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‘Must have lost a bet’: All Black reacts to Steve Hansen joining Wallabies

By Finn Morton
Steve Hansen of the All Blacks walks off following the Rugby World Cup 2019 Bronze Final match between New Zealand and Wales at Tokyo Stadium on November 01, 2019 in Chofu, Tokyo, Japan. (Photo by Hannah Peters/Getty Images)

Lock Scott Barrett has laughed off the bombshell news that former All Blacks coach Sir Steve Hansen has joined Eddie Jones at the Wallabies ahead of the Rugby World Cup.


The man known within rugby circles as ‘Shag’ won two Rugby World Cup titles with the All Blacks, including the drought-breaking triumph in 2011 as an assistant coach.

Hansen left the All Blacks after their unsuccessful quest for a historic three-peat at the 2019 tournament in Japan, with current coach Ian Foster taking over.

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But the legacy that Hansen left behind as a legendary All Blacks Head Coach may never be forgotten. Fans in New Zealand hold the former coach in high regard – which is what made this week’s news so shattering.

The Sydney Morning Herald revealed that Hansen was going to help Eddie Jones and the Wallabies ahead of the Rugby World Cup. This sent the rugby community into a frenzy on social media.

All Black Dane Coles was left “gobsmacked” and “hurt,” and New Zealand Prime Minister Chris Hipkins joked about revoking the former All Blacks coaches’ citizenship.

It’s a big deal. The rivalry between Australia and New Zealand – in any sport for that matter – is fierce. Fans couldn’t quite make sense of the news.


In the leadup to the All Blacks’ clash with the Springboks at Twickenham, lock Scott Barrett has quipped about whether Hansen “lost a bet” before joining the Australians.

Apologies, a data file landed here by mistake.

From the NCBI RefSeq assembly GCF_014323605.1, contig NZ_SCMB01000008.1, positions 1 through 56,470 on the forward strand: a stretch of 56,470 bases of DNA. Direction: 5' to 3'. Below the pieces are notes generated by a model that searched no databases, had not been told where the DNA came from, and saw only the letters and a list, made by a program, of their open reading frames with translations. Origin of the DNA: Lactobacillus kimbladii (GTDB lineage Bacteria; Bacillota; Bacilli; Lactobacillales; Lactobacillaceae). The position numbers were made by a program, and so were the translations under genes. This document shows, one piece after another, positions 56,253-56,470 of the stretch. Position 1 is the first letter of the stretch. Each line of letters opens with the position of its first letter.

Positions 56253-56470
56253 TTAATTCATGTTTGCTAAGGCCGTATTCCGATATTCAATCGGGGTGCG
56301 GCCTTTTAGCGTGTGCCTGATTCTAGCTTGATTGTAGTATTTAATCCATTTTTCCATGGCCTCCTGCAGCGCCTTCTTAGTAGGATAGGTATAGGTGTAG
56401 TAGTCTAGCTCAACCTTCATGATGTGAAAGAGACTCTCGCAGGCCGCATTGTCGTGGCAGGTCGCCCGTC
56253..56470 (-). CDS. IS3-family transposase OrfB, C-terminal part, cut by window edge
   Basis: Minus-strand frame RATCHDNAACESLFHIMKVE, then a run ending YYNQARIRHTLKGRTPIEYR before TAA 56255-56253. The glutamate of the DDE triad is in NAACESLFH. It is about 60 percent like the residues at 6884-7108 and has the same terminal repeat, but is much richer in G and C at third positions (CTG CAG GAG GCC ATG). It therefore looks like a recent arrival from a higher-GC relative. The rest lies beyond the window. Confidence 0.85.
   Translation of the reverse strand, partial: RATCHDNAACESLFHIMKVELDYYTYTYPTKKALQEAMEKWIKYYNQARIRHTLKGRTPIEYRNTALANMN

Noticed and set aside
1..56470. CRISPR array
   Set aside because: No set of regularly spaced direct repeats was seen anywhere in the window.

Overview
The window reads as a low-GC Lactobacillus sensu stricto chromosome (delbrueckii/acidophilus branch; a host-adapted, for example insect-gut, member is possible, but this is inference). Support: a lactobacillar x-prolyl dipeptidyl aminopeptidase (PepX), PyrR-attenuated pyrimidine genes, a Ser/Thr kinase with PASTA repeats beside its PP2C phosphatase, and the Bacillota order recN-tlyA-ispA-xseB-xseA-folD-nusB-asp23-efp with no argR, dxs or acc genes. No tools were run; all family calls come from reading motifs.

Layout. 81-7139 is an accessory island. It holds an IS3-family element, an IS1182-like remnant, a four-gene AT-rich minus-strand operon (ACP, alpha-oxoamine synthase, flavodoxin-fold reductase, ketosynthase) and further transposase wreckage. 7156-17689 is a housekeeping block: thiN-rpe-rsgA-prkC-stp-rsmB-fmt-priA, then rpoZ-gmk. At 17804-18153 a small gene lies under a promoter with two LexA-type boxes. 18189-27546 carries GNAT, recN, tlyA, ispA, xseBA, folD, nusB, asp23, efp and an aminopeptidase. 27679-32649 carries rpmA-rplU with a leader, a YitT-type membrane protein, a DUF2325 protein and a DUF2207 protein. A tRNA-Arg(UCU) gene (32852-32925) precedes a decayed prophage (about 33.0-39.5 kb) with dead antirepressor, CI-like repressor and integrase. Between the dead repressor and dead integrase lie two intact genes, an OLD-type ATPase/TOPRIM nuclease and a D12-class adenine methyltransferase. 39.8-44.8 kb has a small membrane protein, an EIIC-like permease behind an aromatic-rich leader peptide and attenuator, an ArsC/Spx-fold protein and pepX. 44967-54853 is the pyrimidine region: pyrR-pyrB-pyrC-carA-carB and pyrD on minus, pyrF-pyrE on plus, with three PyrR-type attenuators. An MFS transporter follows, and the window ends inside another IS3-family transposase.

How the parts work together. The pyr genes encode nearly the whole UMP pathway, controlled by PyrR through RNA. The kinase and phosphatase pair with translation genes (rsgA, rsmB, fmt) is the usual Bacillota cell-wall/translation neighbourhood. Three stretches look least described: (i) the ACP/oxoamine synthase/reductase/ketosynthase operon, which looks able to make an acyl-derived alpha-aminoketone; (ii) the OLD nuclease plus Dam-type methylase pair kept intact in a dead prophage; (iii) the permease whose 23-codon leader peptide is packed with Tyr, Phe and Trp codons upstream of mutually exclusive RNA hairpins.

“Yeah it is a little bit surprising,” Barrett told reporters on Wednesday.

“I guess it’s professional rugby these days I guess. There must be something in it for him or he lost a bet. Something’s going on.”

Hansen and Wallabies coach Eddie Jones have battled it out in the Test arena many times, but the respect that they share for one another is clear. The two are actually good mates.

But just like Barrett, All Blacks coach Ian Foster has seen the funny side of this perceived coaching saga.


Speaking with reporters, coach Foster joked that Hansen had “agreed to give me three pages of notes about everything that’s going on in their campaign.”

“I chuckle at the headlines, you guys must be pretty excited by it,” Foster said. “He told me a month ago that he was going in.

“He’s good mates with Eddie… there’s no lack of trust at all about his lack of commitment to us and to what we do and sharing stuff. I’ve got no issues really, in fact, we might bring him in for a couple of days ourselves.”

The former All Blacks coach confirmed on Newstalk ZB that he’d only be joining the Wallabies “for about three to four days at the request of Eddie.”

But some rugby fans are still questioning whether it’s the right move for Hansen to make. It’s an opinion that former Wallaby Peter FitzSimons described as “bu******.”